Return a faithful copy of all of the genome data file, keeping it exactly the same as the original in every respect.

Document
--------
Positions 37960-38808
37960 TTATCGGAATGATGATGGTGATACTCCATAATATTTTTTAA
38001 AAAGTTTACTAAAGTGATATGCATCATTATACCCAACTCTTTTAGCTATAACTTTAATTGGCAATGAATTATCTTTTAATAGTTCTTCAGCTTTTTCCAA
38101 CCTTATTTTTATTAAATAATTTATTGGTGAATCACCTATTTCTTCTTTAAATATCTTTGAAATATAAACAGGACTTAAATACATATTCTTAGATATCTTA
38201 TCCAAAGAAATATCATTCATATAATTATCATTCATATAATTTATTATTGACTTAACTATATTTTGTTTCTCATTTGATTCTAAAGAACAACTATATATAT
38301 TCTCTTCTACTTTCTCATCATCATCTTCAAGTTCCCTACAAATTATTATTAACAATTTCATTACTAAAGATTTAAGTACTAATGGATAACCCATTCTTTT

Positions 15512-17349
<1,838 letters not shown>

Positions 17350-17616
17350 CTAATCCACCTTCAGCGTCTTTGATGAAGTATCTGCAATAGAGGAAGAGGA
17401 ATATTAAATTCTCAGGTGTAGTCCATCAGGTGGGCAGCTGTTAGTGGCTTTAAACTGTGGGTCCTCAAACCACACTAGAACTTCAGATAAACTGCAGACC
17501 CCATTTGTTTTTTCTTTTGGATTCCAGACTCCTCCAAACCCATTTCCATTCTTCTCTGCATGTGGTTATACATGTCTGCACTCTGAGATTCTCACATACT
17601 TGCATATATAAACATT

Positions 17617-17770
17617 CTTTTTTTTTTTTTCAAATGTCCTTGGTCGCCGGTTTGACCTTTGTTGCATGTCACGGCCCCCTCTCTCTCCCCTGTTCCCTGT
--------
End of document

Positions 37960-38808
37960 TTATCGGAATGATGATGGTGATACTCCATAATATTTTTTAA
38001 AAAGTTTACTAAAGTGATATGCATCATTATACCCAACTCTTTTAGCTATAACTTTAATTGGCAATGAATTATCTTTTAATAGTTCTTCAGCTTTTTCCAA
38101 CCTTATTTTTATTAAATAATTTATTGGTGAATCACCTATTTCTTCTTTAAATATCTTTGAAATATAAACAGGACTTAAATACATATTCTTAGATATCTTA
38201 TCCAAAGAAATATCATTCATATAATTATCATTCATATAATTTATTATTGACTTAACTATATTTTGTTTCTCATTTGATTCTAAAGAACAACTATATATAT
38301 TCTCTTCTACTTTCTCATCATCATCTTCAAGTTCCCTACAAATTATTATTAACAATTTCATTACTAAAGATTTAAGTACTAATGGATAACCCATTCTTTT

Positions 15512-17349
<1,838 letters not shown>

Positions 17350-17616
17350 CTAATCCACCTTCAGCGTCTTTGATGAAGTATCTGCAATAGAGGAAGAGGA
17401 ATATTAAATTCTCAGGTGTAGTCCATCAGGTGGGCAGCTGTTAGTGGCTTTAAACTGTGGGTCCTCAAACCACACTAGAACTTCAGATAAACTGCAGACC
17501 CCATTTGTTTTTTCTTTTGGATTCCAGACTCCTCCAAACCCATTTCCATTCTTCTCTGCATGTGGTTATACATGTCTGCACTCTGAGATTCTCACATACT
17601 TGCATATATAAACATT

Positions 17617-17770
17617 CTTTTTTTTTTTTTCAAATGTCCTTGGTCGCCGGTTTGACCTTTGTTGCATGTCACGGCCCCCTCTCTCTCCCCTGTTCCCTGT